the stag's daughter (doe_witch) wrote in ontd_political,
the stag's daughter

Fear-mongering, but about something genuinely fucked up.

The Horror Show
Published: August 9, 2010

The employment situation in the United States is much worse than even the dismal numbers from last week’s jobless report would indicate. The nation is facing a full-blown employment crisis and policy makers are not responding with anything like the sense of urgency that is needed.

The employment data for July, released by the government on Friday, showed that private employers added just 71,000 jobs during the month and that the unemployment rate remained flat at 9.5 percent. But as bad as those numbers were, if you look beyond them you’ll see a horror show.

Government workers were walking the plank from coast to coast. About 143,000 temporary Census workers were let go, and another 48,000 government employees at the budget-strapped state and local levels lost their jobs. But the worst news, with the most ominous long-term implications, was that the reason the unemployment rate was not higher was because 181,000 workers left the labor force.

With many of them beaten down by the worst jobs situation since the Great Depression, they just stopped looking for work. And given the Alice-in-Wonderland way in which we compile our official jobless statistics, they are no longer counted as unemployed.

Continued.Collapse )


So, how many of you are in the 30 million without any or adequate work? What are your thoughts about this? Myself, I'm employed and have been for a year, but I'm convinced it's by a sheer fucking miracle. And regardless of our job status, what do we predict for the long-term situation of the unemployed and the poor in general? I rarely like the NYT's commentary on the economy since it's such a bastion of neoliberalism, but while this columnist doesn't advocate for genuine class consciousness among the people getting most fucked over by the situation he describes, I personally agree that if things continue this way for much longer, the US is going to be permanently destabilized. This could prove great for retooling the system in a positive way, but it could also provide opportunities for ultra-reactionary elements to seize control. I don't see this as a ~fall of Rome~ scenario per se, because I don't find it realistic to speculate about the real timeline of US global dominance, but I see problems like this as symptoms of a scenario that could lead to Something Really Fucking Big. Should we be hopeful, scared, or both?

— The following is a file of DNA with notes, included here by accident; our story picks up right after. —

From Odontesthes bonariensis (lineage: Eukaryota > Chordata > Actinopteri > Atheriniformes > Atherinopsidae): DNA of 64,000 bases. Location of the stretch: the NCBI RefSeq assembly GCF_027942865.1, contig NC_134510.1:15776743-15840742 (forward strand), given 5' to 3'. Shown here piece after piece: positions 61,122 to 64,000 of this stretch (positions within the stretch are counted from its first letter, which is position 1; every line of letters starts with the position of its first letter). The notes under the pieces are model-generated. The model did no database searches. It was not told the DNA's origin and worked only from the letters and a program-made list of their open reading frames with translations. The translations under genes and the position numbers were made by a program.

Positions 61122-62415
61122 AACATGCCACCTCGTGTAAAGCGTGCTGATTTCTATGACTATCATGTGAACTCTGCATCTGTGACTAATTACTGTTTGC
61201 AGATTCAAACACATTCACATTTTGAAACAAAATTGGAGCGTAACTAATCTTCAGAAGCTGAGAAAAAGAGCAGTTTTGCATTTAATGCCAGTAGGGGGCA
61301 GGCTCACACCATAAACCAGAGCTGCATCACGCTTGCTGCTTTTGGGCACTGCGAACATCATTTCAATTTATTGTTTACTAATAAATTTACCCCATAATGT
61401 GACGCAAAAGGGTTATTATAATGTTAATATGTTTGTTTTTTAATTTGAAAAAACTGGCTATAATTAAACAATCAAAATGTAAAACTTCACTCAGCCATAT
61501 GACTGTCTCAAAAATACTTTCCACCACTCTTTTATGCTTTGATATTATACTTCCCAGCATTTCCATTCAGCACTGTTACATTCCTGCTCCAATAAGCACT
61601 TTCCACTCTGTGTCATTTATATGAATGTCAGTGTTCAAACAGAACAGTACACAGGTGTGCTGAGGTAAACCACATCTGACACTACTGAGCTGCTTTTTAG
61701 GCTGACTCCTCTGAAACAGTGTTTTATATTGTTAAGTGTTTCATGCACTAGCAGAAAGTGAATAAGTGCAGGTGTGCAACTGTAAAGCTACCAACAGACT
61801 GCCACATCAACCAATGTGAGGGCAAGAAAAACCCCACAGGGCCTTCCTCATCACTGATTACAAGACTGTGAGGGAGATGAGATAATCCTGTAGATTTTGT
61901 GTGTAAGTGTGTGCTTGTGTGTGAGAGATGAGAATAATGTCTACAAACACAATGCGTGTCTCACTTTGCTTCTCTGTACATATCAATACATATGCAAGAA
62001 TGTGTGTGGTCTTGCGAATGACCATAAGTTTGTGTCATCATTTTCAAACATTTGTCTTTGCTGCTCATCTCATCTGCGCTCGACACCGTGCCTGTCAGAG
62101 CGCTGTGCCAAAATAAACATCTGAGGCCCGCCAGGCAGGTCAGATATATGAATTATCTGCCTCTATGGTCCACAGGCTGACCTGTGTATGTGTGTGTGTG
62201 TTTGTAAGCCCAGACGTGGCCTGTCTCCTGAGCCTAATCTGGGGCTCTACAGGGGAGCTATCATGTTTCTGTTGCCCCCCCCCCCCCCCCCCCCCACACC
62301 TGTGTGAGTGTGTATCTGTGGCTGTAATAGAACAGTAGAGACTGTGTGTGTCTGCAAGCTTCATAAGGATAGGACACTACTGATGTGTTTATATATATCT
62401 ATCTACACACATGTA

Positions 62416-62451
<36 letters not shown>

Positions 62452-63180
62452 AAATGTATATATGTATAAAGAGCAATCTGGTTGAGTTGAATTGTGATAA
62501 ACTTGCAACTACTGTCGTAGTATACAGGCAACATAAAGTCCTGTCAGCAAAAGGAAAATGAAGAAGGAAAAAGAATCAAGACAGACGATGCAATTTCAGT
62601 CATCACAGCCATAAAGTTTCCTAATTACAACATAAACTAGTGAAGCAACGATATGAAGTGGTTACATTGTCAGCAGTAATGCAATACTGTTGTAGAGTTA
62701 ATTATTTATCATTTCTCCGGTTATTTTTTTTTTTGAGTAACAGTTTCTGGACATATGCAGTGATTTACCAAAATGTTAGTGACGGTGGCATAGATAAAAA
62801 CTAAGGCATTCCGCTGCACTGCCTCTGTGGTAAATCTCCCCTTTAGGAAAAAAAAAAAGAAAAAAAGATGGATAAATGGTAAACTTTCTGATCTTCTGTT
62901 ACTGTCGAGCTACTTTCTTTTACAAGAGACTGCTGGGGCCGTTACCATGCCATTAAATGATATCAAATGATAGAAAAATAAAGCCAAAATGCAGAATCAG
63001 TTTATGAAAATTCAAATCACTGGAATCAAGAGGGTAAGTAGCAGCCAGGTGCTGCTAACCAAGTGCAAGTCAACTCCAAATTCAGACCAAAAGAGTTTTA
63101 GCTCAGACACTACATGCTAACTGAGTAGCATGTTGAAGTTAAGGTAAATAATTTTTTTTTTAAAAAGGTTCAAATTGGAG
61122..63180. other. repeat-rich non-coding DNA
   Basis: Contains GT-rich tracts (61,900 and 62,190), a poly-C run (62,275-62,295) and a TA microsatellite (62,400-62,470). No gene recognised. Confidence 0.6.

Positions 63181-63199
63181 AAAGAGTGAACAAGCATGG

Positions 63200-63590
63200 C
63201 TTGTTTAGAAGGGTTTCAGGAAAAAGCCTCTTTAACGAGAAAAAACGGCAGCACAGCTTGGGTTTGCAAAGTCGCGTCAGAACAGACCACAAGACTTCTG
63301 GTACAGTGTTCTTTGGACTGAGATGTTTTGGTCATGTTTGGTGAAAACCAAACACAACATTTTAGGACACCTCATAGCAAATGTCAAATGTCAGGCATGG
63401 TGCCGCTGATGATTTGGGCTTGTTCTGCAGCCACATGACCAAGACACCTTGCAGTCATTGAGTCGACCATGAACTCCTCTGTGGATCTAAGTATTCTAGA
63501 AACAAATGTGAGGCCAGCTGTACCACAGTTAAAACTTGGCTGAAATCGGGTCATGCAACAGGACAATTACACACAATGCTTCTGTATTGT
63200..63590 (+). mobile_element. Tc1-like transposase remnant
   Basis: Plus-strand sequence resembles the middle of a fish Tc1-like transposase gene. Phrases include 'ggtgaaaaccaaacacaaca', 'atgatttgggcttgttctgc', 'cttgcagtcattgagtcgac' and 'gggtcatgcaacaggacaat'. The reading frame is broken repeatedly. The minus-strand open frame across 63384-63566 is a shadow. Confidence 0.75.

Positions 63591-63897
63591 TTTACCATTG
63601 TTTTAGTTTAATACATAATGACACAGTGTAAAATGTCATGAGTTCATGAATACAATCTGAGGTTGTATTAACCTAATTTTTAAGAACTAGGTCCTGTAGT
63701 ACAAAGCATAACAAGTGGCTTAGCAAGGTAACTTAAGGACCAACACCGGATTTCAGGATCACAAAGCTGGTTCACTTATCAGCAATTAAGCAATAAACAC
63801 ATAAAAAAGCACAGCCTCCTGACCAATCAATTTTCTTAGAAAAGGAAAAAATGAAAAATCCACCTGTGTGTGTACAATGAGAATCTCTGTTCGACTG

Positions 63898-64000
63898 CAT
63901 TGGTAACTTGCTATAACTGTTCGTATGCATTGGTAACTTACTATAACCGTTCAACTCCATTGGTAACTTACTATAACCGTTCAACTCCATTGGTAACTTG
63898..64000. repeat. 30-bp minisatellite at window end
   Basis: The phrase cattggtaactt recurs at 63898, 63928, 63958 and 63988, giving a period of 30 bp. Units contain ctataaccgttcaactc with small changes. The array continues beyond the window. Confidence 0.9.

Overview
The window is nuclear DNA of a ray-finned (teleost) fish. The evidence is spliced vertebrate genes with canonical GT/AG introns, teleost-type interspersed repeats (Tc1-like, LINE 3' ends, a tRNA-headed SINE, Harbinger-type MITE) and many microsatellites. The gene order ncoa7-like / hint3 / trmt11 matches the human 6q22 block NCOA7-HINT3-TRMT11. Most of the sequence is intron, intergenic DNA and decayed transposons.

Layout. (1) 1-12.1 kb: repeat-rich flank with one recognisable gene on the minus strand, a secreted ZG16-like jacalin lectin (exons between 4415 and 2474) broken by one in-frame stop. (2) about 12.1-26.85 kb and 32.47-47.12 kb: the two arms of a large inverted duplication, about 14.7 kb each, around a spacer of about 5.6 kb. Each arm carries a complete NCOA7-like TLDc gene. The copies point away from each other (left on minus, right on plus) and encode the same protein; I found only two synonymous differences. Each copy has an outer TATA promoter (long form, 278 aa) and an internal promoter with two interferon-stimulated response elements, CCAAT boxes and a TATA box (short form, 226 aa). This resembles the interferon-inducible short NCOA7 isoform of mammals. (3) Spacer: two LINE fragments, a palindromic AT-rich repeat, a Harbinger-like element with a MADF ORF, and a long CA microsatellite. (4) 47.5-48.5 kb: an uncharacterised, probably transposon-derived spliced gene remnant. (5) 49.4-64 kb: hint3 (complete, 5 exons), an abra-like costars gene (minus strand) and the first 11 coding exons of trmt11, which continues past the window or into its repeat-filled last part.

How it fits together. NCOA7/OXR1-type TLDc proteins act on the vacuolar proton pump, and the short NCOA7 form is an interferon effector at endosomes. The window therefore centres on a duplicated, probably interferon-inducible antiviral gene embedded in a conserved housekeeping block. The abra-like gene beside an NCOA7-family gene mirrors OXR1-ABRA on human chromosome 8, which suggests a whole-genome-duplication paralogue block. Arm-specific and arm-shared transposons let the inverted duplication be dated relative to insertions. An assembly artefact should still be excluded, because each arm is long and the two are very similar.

Tags: america fuck yeah, bailout, bankruptcy, capitalism, change we can believe in, charts n shit, god damn, important issues, jobs, labor, new york times, opinion piece, poverty, recession, state of the union

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